By Normia Arteaga, Director Wage Payments Solutions & Marketing, ADP
Given the growing popularity of electronic payroll, many companies are evaluating the potential cost savings and flexibility that methods such as direct deposit and payroll cards might deliver to their workforce.
These electronic pay methods can reduce the cost of printing and shipping checks and help limit liabilities caused by lost or stolen checks and fraud. For payroll administrators, increasing their electronic pay adoption can also mean a huge time savings because they no longer have to chase down and reconcile lost or stolen checks.
What’s the benefit for employees? According to a Visa® and ADP® study on the ALINE Card by ADP® ¹, 93 percent of payroll card holders said one of the most valuable reasons for having a payroll card was Visa acceptance for purchases and bill payment. Additionally, 92 percent said they valued having immediate access to their pay and 90 percent said they valued the 24/7 account management ability.
With payroll cards, employees don’t need to stand in line or pay check-cashing fees. They also can be used as a financial management tool to help employees budget and save by being able to split their pay between direct deposit and their payroll card.
When you consider the annual costs incurred by employees who use paper versus electronic pay options, the savings can be rather significant. The annual average cost of a basic checking account is $273 a year vs. $256 for check cashing and money order services vs. $83 for using for a pay card.
Another reason electronic pay usage is on the rise: Millennials now represent the largest generation in the U.S. workforce and are more willing to adopt and use new and upcoming financial tools. In fact, 60 percent of Millennials with household incomes of $100,000 or more report using prepaid cards. In order to attract this demographic, employers will need to keep in mind how Millennials want to be paid and manage their finances.
If your company is weighing a payroll card program, you should consider the following:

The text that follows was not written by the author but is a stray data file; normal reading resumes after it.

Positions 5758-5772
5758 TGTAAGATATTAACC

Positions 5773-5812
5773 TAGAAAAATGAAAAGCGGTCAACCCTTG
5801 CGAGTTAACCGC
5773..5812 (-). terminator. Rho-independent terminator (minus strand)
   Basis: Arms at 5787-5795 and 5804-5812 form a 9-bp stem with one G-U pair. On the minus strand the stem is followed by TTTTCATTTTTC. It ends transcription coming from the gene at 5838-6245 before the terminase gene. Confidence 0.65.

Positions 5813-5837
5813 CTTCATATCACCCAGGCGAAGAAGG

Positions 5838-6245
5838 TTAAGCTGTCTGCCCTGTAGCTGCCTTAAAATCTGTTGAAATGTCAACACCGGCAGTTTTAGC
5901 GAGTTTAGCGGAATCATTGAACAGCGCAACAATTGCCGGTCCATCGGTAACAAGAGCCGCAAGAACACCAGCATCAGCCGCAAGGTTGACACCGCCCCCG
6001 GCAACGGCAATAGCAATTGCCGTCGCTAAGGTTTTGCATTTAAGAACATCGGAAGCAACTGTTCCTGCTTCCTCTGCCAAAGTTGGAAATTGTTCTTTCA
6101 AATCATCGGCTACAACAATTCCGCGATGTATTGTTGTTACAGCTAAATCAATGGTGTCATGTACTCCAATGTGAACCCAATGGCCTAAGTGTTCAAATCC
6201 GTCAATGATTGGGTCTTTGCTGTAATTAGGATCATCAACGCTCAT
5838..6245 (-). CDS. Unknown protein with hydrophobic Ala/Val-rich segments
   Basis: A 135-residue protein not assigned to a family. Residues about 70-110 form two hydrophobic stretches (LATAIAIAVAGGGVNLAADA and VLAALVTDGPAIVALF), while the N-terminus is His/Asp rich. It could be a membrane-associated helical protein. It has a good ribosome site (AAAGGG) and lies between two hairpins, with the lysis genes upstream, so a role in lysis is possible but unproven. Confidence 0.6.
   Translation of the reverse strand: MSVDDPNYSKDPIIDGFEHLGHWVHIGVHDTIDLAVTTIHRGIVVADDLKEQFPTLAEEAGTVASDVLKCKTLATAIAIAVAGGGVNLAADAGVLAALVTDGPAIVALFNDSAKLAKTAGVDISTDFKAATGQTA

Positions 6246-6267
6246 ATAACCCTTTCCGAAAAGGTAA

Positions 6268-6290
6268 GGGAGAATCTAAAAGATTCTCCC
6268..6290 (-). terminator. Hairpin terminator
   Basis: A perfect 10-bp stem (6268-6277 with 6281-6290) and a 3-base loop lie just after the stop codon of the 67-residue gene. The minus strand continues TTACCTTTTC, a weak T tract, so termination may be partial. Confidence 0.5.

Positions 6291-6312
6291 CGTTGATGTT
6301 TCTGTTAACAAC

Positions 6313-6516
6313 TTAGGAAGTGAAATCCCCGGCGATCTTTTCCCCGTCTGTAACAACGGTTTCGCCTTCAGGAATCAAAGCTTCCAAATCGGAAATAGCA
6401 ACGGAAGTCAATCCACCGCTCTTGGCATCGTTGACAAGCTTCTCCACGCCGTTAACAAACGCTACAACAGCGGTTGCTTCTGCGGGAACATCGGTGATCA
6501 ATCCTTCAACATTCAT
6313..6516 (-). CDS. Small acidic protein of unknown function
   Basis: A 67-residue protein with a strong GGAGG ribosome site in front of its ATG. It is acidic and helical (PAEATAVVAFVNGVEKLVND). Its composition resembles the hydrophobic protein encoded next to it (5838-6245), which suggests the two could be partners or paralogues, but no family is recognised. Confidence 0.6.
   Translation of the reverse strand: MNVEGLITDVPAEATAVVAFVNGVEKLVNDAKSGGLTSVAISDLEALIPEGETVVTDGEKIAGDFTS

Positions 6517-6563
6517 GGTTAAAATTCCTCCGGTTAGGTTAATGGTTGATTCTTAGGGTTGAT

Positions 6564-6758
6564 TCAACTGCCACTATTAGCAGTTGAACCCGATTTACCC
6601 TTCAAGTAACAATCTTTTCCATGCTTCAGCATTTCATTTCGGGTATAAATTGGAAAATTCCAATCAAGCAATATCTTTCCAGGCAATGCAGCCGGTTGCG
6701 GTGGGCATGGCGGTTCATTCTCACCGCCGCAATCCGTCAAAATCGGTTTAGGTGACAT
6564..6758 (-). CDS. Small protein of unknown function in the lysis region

1) Understand your overall strategy and goals. Ask how much you expect your company to save and the return on investment expected.
2) Understand the regulatory landscape. Legislation varies from state to state so evaluate the laws that apply to employees in different jurisdictions. For example, some states require that companies offer a paper check option.
3) Consult with your legal team. Prior to launch, discuss how to roll out the program, how to capture employee consent, required employee notices and timing for enrollment, and more.
4) Communicate with all employees. Educate all employees on new payroll card options along with other permissible choices.
5) Capture voluntarily written consent. Make sure employees are aware that receiving their pay on a pay card is not mandatory nor is it a condition of employment. Since it is voluntary, you’ll need to capture their written consent and ensure that they accept the Terms & Conditions of the payroll card account through card activation.
¹ Source: Visa and ADP ALINE Cardholder A&U Study, 2014
The ALINE Card by ADP® is issued by MB Financial Bank, N.A., Member FDIC, pursuant to licenses from Visa U.S.A. Inc. and MasterCard International, Inc. The ALINE Card by ADP is also issued by Central National Bank, Enid, Oklahoma, Member FDIC, pursuant to a license from Visa U.S.A. Inc. ADP is a registered ISO of MB Financial Bank, N.A. and Central National Bank, Enid, Oklahoma. The ADP logo, ADP, and ALINE Card by ADP are registered trademarks of ADP, LLC. All other marks are the property of their respective owners. Copyright © 2017 ADP, LLC. All rights reserved.